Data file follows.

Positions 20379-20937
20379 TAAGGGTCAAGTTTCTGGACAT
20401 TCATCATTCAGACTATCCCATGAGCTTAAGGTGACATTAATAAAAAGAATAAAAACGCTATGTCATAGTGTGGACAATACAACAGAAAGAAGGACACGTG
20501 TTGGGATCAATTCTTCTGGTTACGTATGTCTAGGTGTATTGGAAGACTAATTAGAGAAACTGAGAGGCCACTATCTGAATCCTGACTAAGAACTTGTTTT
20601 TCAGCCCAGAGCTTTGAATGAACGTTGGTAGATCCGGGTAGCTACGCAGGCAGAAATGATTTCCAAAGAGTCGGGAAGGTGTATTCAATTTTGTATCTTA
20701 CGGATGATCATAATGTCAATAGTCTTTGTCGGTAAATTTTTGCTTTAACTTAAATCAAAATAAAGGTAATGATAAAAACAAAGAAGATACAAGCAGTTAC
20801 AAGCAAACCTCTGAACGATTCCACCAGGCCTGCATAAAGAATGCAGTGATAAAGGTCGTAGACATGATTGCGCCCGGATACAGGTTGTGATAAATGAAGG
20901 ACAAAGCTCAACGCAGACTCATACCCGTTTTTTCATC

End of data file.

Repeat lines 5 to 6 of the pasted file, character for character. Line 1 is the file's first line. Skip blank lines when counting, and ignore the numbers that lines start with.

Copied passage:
20601 TCAGCCCAGAGCTTTGAATGAACGTTGGTAGATCCGGGTAGCTACGCAGGCAGAAATGATTTCCAAAGAGTCGGGAAGGTGTATTCAATTTTGTATCTTA
20701 CGGATGATCATAATGTCAATAGTCTTTGTCGGTAAATTTTTGCTTTAACTTAAATCAAAATAAAGGTAATGATAAAAACAAAGAAGATACAAGCAGTTAC